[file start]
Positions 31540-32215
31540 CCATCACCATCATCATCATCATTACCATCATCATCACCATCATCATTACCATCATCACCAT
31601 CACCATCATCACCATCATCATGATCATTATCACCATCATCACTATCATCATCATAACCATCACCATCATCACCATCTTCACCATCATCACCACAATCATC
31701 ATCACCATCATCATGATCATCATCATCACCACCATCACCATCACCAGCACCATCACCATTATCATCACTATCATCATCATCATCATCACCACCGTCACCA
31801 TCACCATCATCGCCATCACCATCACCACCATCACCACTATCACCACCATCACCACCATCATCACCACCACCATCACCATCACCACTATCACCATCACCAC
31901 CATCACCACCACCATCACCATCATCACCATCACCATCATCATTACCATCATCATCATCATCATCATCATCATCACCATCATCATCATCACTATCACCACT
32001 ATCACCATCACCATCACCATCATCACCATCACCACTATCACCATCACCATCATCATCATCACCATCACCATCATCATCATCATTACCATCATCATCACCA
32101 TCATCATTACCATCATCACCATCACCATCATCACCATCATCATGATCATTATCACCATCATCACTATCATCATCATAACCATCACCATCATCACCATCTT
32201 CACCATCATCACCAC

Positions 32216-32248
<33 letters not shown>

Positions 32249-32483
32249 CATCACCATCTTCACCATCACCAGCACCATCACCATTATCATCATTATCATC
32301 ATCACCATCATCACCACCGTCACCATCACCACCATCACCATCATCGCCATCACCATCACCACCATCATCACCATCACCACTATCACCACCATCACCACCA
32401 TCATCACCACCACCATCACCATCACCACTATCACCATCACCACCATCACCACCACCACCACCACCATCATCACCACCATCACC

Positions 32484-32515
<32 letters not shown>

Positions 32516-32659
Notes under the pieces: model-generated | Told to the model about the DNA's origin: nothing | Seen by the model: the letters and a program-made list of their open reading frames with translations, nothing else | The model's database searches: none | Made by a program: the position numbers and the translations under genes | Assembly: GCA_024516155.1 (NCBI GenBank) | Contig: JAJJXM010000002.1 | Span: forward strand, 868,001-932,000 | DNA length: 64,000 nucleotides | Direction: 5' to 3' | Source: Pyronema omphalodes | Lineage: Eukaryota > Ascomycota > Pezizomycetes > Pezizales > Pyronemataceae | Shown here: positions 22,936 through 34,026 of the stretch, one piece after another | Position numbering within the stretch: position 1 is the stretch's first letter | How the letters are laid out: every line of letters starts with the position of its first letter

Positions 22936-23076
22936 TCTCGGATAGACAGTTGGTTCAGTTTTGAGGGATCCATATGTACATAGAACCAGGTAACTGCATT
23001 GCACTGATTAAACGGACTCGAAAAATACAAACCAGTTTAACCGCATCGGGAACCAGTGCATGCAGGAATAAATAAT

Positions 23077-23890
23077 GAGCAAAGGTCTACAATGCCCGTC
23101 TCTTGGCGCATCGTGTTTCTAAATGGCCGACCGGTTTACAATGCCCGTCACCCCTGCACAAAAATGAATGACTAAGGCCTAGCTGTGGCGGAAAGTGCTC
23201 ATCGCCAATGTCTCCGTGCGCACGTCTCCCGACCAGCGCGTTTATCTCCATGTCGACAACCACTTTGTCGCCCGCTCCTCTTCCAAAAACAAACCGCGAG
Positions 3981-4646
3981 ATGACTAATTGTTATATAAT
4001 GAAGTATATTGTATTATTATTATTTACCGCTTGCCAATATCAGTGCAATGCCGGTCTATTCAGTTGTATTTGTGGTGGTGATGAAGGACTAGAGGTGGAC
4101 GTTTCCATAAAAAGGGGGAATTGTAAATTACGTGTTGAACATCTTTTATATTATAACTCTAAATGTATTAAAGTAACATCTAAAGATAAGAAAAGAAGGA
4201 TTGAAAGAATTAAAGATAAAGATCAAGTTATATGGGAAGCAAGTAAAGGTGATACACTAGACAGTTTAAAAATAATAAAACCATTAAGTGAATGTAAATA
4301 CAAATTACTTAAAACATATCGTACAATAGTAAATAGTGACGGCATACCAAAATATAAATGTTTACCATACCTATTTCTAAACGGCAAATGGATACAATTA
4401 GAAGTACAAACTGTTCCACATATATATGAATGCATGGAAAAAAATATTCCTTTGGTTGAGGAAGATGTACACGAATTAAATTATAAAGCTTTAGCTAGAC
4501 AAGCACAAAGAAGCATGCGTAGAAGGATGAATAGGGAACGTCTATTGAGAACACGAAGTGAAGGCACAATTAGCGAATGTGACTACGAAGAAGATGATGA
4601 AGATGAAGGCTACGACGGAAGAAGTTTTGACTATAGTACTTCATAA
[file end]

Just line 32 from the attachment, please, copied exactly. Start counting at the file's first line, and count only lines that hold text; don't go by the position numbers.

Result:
4301 CAAATTACTTAAAACATATCGTACAATAGTAAATAGTGACGGCATACCAAAATATAAATGTTTACCATACCTATTTCTAAACGGCAAATGGATACAATTA